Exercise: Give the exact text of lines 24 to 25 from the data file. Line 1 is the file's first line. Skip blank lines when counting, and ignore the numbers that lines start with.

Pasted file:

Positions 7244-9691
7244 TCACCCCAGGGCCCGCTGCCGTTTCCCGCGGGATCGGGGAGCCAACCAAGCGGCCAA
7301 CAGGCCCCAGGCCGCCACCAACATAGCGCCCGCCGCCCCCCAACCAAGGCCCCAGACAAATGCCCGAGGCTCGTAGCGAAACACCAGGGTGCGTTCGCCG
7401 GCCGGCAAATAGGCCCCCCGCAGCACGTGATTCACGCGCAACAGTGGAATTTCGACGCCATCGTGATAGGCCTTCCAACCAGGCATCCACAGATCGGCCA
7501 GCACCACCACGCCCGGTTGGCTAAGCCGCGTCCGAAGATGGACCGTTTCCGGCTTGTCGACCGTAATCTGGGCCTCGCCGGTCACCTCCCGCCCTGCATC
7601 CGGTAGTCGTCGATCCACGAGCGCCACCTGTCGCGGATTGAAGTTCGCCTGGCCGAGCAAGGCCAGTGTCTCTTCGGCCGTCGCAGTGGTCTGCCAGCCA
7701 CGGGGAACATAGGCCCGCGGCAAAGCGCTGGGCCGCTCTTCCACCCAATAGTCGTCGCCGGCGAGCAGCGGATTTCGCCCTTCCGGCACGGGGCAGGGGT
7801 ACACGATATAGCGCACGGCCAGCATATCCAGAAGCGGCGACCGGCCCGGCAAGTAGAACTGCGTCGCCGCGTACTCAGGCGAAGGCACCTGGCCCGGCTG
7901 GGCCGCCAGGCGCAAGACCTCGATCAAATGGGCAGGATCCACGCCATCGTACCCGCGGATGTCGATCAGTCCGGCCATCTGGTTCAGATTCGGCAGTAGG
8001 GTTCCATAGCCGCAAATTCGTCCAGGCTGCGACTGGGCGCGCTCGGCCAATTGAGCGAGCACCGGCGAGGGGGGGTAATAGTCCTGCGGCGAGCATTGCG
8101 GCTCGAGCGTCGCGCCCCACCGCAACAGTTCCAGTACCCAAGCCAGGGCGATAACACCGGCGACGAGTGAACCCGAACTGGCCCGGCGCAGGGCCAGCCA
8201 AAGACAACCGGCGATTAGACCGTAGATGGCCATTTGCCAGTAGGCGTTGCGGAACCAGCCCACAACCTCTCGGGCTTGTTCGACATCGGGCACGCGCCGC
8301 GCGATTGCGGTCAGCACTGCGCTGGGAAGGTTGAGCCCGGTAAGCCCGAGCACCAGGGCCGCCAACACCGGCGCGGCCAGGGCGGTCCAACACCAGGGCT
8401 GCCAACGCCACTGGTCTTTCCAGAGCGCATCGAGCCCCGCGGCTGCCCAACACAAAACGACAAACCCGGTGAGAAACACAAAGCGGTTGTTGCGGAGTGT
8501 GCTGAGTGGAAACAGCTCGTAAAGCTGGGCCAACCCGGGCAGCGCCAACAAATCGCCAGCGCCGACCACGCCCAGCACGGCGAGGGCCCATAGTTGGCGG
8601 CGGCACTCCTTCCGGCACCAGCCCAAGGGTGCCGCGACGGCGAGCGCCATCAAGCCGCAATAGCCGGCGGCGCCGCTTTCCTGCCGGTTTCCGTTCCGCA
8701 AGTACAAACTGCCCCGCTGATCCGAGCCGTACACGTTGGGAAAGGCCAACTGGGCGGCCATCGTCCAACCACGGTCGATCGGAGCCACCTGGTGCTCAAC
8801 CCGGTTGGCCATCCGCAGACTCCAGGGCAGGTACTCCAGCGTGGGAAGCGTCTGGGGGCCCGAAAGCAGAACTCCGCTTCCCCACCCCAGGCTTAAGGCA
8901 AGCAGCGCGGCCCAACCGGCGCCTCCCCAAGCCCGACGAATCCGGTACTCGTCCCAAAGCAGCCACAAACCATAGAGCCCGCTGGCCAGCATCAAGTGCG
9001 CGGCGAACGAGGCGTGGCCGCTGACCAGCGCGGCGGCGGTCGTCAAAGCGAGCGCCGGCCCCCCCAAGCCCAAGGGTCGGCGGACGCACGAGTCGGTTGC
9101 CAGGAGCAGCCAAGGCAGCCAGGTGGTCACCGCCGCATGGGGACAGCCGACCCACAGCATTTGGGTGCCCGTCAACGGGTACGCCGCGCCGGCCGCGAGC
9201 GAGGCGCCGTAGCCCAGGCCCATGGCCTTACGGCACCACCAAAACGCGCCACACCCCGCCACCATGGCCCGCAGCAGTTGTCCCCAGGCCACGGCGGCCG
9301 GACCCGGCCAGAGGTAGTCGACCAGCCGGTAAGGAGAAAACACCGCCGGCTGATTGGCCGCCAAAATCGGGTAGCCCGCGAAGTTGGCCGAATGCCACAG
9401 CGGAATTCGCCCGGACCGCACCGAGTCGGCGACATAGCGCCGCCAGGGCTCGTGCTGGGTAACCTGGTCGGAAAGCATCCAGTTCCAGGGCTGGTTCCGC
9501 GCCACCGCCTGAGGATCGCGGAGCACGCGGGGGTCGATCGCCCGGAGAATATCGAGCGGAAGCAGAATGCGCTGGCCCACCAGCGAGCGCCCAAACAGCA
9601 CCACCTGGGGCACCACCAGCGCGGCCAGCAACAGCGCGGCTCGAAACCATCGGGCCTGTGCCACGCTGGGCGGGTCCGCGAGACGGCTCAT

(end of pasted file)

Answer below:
9401 CGGAATTCGCCCGGACCGCACCGAGTCGGCGACATAGCGCCGCCAGGGCTCGTGCTGGGTAACCTGGTCGGAAAGCATCCAGTTCCAGGGCTGGTTCCGC
9501 GCCACCGCCTGAGGATCGCGGAGCACGCGGGGGTCGATCGCCCGGAGAATATCGAGCGGAAGCAGAATGCGCTGGCCCACCAGCGAGCGCCCAAACAGCA